The best education we can get when it comes to writing songs comes by writing more songs. We learn from taking chances and failing. We learn from trying all over again. Songs are stepping stones.
For my parents the hardest aspect of what I do is the reality that most of the songs that I write will never be heard by the public. The reason this is difficult is because each song any writer creates has a value worth pointing to that shows it is in some way special and unique.
I had a good friend in college who was intent on perfecting his songs. Rather than calling a song finished and moving on, he believed that the original idea that spurred his song was worth spending multitudes of time on. He spent a couple years focusing on the same eight songs, and has since told me that he wished that he had written more.
A publisher told me once that there was a writer who showed potential, but just didn’t quite yet have the right caliber of songs to get any cut. The advice given to that writer was, not to go listen to a certain song or to specifically work on his rhyming or music, but, to come back after they had written 200 more songs. 200!
As crazy as it sounds, I think the publisher’s advice holds water. Over the past few years (after writing 200 more songs myself) I’ve realized that I've grown more from just writing more and more songs than I have from anything else. Only by writing more songs will I grow out of my mistakes. Rather than over-analyzing each and every song I write, I along with my publisher leave room for mistakes, which in turn spurs my growth.
On a side-note, I am more than excited that my alma mater is now offering a major in songwriting. My only concern is that students could enter and exit the program with a false assumption that earning a degree with the word “Songwriter” or "Songwriting" printed on it will translate into a publishing deal and a long career. If you go to school to become an accountant, you can go into a financial management company or a bank with somewhat of an expectation that you are qualified for a position. However, when it comes to songwriting, there is no conventional path to becoming a professional. I know plenty of writers who never went to college. In songwriting, every writer earns their degree from experience.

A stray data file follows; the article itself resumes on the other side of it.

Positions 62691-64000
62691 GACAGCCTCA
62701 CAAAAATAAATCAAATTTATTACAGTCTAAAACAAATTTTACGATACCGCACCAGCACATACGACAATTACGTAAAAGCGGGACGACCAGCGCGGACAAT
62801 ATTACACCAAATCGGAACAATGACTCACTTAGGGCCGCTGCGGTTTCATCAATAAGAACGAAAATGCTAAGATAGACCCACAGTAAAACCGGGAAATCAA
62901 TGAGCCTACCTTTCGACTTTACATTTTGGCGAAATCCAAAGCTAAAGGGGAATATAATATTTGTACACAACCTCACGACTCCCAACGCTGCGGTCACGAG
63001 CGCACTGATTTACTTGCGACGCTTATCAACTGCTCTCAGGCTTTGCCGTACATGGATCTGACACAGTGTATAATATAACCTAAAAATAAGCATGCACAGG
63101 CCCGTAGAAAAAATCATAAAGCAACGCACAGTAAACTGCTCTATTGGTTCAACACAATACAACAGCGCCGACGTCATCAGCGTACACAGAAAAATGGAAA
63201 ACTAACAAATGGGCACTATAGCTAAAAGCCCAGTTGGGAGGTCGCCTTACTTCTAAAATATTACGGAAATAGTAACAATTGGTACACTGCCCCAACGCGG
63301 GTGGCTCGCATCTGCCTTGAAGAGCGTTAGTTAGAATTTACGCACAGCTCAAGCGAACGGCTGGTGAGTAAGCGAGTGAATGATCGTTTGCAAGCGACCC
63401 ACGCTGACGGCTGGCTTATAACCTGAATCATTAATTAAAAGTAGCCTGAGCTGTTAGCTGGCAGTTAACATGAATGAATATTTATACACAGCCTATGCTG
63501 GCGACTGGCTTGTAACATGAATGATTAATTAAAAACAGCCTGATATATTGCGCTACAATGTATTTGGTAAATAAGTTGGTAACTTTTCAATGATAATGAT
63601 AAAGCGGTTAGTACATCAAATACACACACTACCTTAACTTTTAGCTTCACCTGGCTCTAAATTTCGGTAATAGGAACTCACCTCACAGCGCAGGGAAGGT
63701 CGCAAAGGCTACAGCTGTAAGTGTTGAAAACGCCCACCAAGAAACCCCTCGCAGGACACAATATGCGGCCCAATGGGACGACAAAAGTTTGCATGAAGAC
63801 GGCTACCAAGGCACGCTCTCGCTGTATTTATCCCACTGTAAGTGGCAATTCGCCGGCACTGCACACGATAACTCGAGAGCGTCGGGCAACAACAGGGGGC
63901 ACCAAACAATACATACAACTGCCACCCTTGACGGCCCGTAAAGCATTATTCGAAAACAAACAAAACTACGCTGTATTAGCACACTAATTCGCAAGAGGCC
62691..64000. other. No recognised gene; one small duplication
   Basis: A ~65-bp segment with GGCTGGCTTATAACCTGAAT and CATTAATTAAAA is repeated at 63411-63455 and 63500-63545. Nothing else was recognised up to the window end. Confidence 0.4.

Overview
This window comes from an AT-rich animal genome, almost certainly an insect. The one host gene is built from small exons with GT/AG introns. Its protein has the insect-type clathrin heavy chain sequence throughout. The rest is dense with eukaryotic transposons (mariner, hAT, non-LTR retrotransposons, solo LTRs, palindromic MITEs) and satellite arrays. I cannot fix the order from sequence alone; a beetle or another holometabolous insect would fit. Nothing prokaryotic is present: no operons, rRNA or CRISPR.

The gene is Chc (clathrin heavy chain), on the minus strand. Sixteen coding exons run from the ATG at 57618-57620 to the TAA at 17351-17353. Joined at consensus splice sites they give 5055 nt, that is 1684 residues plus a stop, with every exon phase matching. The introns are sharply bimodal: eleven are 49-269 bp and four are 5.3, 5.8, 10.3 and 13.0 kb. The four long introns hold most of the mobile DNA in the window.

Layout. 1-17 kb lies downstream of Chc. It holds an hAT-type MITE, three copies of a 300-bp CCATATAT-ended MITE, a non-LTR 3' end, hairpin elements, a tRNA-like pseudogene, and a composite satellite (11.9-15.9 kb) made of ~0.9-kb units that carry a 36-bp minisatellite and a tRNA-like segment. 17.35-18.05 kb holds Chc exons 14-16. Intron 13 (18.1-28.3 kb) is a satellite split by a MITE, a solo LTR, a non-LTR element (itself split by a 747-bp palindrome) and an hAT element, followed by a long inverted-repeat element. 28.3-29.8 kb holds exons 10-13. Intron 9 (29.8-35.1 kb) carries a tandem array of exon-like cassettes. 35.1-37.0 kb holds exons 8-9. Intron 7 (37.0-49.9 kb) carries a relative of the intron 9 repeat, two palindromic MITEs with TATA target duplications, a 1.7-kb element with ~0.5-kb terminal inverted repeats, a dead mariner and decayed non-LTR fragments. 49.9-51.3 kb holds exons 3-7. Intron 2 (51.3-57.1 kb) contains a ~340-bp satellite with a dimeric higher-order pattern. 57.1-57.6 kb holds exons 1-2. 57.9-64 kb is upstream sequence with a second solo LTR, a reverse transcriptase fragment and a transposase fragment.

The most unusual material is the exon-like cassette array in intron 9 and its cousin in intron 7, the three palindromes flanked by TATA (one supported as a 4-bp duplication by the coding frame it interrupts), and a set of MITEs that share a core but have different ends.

In addition to writing songs, however, I’ve found it incredibly valuable to be reading different books on the craft of songwriting. Here are some of my favorites, some of which I believe you would find valuable (there are links to purchasing these books by clicking on the "Reading" tab above):
Modern Rhyming Dictionary - worth it for the 60-page introduction on how to rhyme.
The Artist's Way - most effective way to get in touch with your creativity.
Songwriters on Songwriting - a great compilation from great writers on great writing.
Writing Better Lyrics - good, applicable exercises.
The Future of Music - a speculation of what to expect as music hits new waves of technology in the coming decades.
All You Need to Know About the Music Business - exactly what it claims to be.
I believe passion paired with enjoyment of music will be the cause of growth. So keep reading, and keep writing!